The marketing campaign for Wreck-It Ralph painted this Disney animated flick as one big party for aging video game nerds, a story brimming with references and inside jokes that outsiders won’t understand. Luckily, the resultant picture will appeal to wide audiences, as it strikes a great balance between fan service and highly satisfying moviemaking. The reason why Wreck-It Ralph works is because it’s a lively movie which tells a wonderful story with well-realised characters, not because Q*Bert cameos here. What’s notable about Wreck-It Ralph is that it may be perceived as just another video game flick, but it’s more about the world of video game characters as a whole. And the movie is imbued with so much creativity and visual wit that one could be fooled into believing this to be a Pixar production.
In an old-fashioned video game arcade, behemoth Wreck-It Ralph (John C. Reilly) is a character in the Fix-It Felix, Jr. game, spending his days wrecking an apartment building that’s subsequently repaired by handyman Felix (Jack McBrayer) with his magical hammer. Once the arcade shuts for the day, the community of characters congregate for conversation and relaxation. After thirty years of the same daily routine, Ralph has grown weary, fed up with his position as the bad guy and tired of being treated like a second-class citizen. Yearning for respect, Ralph sets off to win himself a medal and become the good guy, eventually entering a kart racing game called Sugar Rush that’s overseen by the ruthless King Candy (Alan Tudyk). He meets the spunky young Vanellope (Sarah Silverman), an outcast who aspires to be a racer but is forbidden from doing so by Candy. Added to this, Ralph’s actions lead to the threat of an outbreak of sinister bugs, and the Fix-It Felix, Jr. game may soon have its plug pulled.
Wreck-It Ralph is often described as the Toy Story of the video game world, and it is reminiscent of Pixar’s first feature-length endeavour in the way it introduces the world of arcade game characters who are living, sentient entities who go through the motions for the entertainment of the players. This conceptual framework aside, though, Wreck-It Ralph‘s closest cinematic cousin is in fact Tim Burton’s The Nightmare Before Christmas, since they both concern misunderstood loners who suffer an existential crisis and set off on an ill-advised vision-quest that takes them to other worlds where they don’t belong and threatens the fabric of the universe. What’s interesting about Wreck-It Ralph is that there’s actually some depth to the picture: The arcade characters being pre-programmed but completely self-aware is a sly metaphor for everyday workers who are stuck in jobs they don’t always like. Nevertheless, Wreck-It Ralph lacks the emotional depth and thematic relevance of something like Toy Story. It’s an enjoyable ride with a few sly touches, but it doesn’t deliver any thoughtful messages, and the movie probably won’t wring any tears from you.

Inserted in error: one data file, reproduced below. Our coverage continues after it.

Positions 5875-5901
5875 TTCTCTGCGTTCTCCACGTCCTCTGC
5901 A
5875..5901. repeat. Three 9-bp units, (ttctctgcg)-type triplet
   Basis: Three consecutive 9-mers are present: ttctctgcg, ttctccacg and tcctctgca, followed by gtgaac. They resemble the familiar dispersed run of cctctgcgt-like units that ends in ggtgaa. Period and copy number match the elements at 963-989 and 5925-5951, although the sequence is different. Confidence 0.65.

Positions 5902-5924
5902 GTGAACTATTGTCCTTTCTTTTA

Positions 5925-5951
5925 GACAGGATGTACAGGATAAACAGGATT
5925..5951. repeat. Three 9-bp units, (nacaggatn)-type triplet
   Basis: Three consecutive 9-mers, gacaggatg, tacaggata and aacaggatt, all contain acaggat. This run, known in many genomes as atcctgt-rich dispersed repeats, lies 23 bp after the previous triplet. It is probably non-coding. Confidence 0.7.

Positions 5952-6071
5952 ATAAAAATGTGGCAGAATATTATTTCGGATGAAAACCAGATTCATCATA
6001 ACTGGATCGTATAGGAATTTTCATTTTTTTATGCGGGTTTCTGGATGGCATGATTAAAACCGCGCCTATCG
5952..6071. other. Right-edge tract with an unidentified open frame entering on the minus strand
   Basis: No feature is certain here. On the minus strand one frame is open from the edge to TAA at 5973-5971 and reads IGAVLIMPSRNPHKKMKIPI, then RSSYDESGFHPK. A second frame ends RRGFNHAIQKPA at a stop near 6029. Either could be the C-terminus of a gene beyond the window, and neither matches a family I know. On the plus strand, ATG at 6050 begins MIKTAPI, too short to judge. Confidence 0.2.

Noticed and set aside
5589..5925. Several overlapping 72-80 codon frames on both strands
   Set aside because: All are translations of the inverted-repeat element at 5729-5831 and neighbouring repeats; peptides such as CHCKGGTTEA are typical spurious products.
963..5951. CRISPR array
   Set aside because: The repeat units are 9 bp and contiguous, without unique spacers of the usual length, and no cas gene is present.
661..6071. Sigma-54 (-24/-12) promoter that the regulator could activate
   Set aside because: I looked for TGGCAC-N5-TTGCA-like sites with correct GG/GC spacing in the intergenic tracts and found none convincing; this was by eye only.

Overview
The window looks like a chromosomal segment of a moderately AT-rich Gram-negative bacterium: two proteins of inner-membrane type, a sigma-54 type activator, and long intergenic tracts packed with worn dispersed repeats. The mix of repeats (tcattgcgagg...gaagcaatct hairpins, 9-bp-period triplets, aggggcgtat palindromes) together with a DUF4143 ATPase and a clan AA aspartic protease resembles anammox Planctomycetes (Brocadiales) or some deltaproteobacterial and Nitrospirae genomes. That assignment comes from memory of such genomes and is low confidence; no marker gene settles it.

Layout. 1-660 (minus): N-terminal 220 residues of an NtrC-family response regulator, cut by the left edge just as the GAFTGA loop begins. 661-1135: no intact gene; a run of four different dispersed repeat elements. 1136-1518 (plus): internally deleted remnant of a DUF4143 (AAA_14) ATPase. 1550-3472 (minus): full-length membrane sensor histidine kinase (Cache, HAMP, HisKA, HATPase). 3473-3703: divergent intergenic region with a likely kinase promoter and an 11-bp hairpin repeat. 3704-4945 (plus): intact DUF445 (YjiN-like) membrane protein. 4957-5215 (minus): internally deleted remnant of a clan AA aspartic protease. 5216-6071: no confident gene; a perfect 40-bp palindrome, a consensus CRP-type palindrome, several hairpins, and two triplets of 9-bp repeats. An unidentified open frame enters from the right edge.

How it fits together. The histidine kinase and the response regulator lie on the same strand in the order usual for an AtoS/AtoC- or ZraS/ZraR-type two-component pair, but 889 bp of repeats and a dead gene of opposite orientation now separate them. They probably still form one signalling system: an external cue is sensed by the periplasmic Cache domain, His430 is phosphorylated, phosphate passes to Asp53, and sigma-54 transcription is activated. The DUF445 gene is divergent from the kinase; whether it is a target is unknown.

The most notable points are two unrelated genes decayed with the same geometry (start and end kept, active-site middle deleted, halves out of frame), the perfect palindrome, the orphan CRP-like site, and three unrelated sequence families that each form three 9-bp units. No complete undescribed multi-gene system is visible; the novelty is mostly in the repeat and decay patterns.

Disney managed to secure the rights for so many recognisable faces here, including Pac-Man and his orange nemesis, Bowser from Super Mario Bros., and even the inimitable Sonic the Hedgehog. Gamers will, of course, get the most out of Wreck-It Ralph, as they will pick up on all the cameos and references, but there’s enough humour and energy to ensure the uninitiated also have a good time. The opening act is an absolute home run, with director Rich Moore briskly establishing the world inhabited by the arcade characters and taking us through their monotonous daily routines. Once the film settles into Sugar Rush and the plot crises are introduced, however, the pacing unfortunately begins to slow. It’s never exactly boring, but Wreck-It Ralph could have used a more judicious editor to give it an added zip. Luckily, the picture is a complete visual knock-out from start to finish, which helps to maintain interest throughout the draggier narrative patches. While not photo-realistic, the animation is succulent and richly detailed, and the character designs are absolutely spot-on.
Reilly has a talent for portraying lonely sad-sacks, making him ideal for the voice of Ralph. His performance is heartfelt and charming, and he’s a big reason why the movie works as well as it does. But it’s the supporting cast who make the biggest impression. Playing the little Vanellope, Silverman delivers a funny, feisty performance that’s also imbued with a sense of humanity. Also excellent is Jane Lynch voicing a tough-as-nails military boilerplate from the arcade game Hero’s Duty. Her role is brilliantly written, and Lynch chews the scenery and emanates authority with terrific gusto.
If it’s not the greatest animated movie of 2012, Wreck-It Ralph is very near the top of the list. It’s a strikingly original piece of work which wonderfully taps into video game culture while also telling an amusing tale supported by a playful sense of humour and beautifully rendered animation. Video game fans will probably have the most fun with the picture as they’ll recognise the references and in-jokes, but the unenlightened should still be enraptured by the comedy, the characters and the superlative set-pieces.